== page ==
With only two enforcement actions under its belt, the Consumer Financial Protection Bureau is already sending a clear message to institutions that run afoul of consumer protection laws: get ready to pay big.

Discover Financial Services last week became the second firm in the past three months to pay more than $200 million in restitution and civil money penalties for using deceptive practices to market payment protection products.

The payout is substantially higher than the typical settlement between a lender and a banking regulator and confirms what many observers have predicted since the CFPB officially opened its doors last year: that it wants to significantly raise the financial cost of violations.

“It would appear that the hundred-million-dollar judgments, instead of being the exception, are tending to be the rule, which is unusual,” said Stacie McGinn, a partner with Simpson Thacher & Bartlett LLP.

In a joint enforcement action, the CFPB and Federal Deposit Insurance Corp. ordered Discover to pay $200 million in restitution to roughly 3.5 million customers who were charged for one or more payment protection products between Dec. 1, 2007, and Aug. 31, 2011. The order also requires Discover to pay a $14 million civil money penalty, which will be split between the CFPB’s civil penalty fund and the U.S. Treasury.

“We want to make it more expensive to break the law than to abide by it,” CFPB Enforcement Director Kent Markus said on a conference call with reporters Monday.

On the same call, CFPB Director Richard Cordray issued a stark warning to other institutions.

“We continue to expect that more such actions will follow,” Cordray said. “In the meantime, we are signaling as clearly as we can that other financial institutions should review their marketing practices to ensure that they are not deceiving or misleading consumers into purchasing financial products or services.”

The Discover order comes on the heels of a $210 million penalty against Capital One Financial Corp., which included a $25 million civil money penalty to the CFPB, and $35 million penalty to the Office of the Comptroller of the Currency.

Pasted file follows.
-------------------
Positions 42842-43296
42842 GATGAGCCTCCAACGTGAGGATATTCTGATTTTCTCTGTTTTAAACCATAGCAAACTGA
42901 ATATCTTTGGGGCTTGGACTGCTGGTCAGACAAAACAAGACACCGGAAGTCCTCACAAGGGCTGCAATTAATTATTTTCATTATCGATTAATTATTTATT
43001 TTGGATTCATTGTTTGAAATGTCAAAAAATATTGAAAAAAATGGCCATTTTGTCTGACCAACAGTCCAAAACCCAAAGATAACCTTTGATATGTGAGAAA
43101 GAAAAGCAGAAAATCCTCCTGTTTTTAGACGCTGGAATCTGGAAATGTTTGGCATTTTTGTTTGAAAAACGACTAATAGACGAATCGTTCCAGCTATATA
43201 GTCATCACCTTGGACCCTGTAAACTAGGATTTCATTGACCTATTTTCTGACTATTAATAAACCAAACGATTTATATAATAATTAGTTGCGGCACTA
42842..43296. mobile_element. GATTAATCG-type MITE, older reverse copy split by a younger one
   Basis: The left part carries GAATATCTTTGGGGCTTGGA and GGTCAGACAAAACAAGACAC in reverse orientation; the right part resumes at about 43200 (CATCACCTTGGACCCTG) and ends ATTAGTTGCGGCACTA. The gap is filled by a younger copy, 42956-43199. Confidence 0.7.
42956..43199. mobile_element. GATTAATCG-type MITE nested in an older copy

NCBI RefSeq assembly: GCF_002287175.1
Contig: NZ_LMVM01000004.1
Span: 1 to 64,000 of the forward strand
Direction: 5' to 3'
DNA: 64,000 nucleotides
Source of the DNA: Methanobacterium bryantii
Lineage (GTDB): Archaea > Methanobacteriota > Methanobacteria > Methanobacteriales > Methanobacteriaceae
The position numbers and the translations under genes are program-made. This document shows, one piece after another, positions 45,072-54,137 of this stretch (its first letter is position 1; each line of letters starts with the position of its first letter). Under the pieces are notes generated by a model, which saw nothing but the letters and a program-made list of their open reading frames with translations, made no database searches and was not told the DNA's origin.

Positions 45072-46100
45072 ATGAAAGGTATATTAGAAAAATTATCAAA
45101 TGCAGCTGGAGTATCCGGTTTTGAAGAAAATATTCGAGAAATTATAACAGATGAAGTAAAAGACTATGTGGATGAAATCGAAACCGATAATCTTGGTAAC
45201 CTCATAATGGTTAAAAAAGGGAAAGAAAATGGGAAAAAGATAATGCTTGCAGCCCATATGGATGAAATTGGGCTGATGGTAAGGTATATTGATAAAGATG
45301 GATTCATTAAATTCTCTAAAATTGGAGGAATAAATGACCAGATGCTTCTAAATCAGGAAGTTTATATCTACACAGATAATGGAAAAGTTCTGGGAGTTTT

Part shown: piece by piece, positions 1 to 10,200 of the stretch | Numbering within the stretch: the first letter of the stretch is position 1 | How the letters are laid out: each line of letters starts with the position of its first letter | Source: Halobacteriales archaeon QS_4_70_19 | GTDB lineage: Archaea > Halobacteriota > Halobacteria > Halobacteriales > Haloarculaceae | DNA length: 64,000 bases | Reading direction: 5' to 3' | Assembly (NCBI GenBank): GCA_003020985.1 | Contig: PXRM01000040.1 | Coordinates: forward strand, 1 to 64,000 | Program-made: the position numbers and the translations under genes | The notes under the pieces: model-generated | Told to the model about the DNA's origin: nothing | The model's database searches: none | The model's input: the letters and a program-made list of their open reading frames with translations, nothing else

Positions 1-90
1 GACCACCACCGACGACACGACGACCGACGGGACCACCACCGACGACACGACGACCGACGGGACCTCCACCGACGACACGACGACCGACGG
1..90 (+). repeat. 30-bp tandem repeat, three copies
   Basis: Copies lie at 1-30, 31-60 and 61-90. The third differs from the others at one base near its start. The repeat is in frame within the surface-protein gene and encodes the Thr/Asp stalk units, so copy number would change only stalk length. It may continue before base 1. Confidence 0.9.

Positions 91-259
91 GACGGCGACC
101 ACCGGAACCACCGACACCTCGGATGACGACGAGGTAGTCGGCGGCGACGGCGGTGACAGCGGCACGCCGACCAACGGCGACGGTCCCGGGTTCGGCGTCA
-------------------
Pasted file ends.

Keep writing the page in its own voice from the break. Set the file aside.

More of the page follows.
Although the civil money penalty to be paid by Discover is smaller, especially as a proportion of the overall penalty, observers said it is still enough to make other institutions sit up and take notice.

“In all likelihood, we probably will see another one or two of these,” Anand Raman, a partner with Skadden Arps, said of the large penalties. “Some card issuers have big customer bases, and if you’re talking about refunds to a sizeable percentage of those customers, that can easily add up to a big amount.”

Discover first disclosed in January that it was bracing for an enforcement action by the bureau and the FDIC, and it is facing a wave of shareholder lawsuits related to the marketing of such products.

Nearly all of the customers who were charged for the products will receive some restitution — except for customers that actually used the payment protection product — with the amounts varying depending on how long the consumer held the product, and when they purchased it.

Approximately two million customers will receive full restitution for all of the fees paid — ranging from $2.99 to $9.99 a month, depending on the product — and every consumer will be refunded at least 90 days’ worth of fees paid.

As part of the order, the company also agreed to eliminate deceptive practices from its telemarketing, such as implying that products were an added benefit that came with being a Discover customer, rather than an additional product for which they would be charged.

Investigators from CFPB and FDIC also said telemarketers spoke “unusually fast” when explaining the products’ costs and terms, and in some cases even processed purchases without consumers’ consent.

The company must submit a compliance plan to the CFPB and FDIC for approval, and will be monitored for compliance by an independent auditor.

On a conference call with reporters, officials were careful to say that the investigation focused merely on the marketing of such products, and refused to say whether the products were inherently unfair.

“When consumers are given a chance to understand what they’re purchasing and that they are actually purchasing a product, they have the opportunity to make good decisions with that information,” Markus said.

Isaac Boltansky, an analyst with Compass Point Research and Trading, noted that regulators have been focusing on the products since March 2011, when a Government Accountability Office report found that “cardholders received 21 cents in tangible financial benefits for every dollar spent in debt protection product fees among the nine largest issuers in 2009.”

“I don’t think that there’s any interest to completely regulate these products out of existence,” Boltansky said. “Because if structured properly, there can be a consumer benefit. This is much more of a focus on how these products are presented to customers.”

Still, some issuers are rethinking the business line. Bank of America, for example, ceased selling all payment protection plans to credit card customers in August.

Unlike Capital One, which used a third-party vendor to market the add-on products, Discover has its own, in-house marketing department that promotes its payment protection products. According to the company’s 10-K filing this year, the products generated $428.2 million in income in 2011.

“This is a core tenet of their business practice, which is why I believe they intend to carry on with it, unlike Capital One, which washed its hands of it,” said Boltansky.

A spokesperson for the company confirmed Monday that “Discover’s current intention is to continue to offer and market these products.”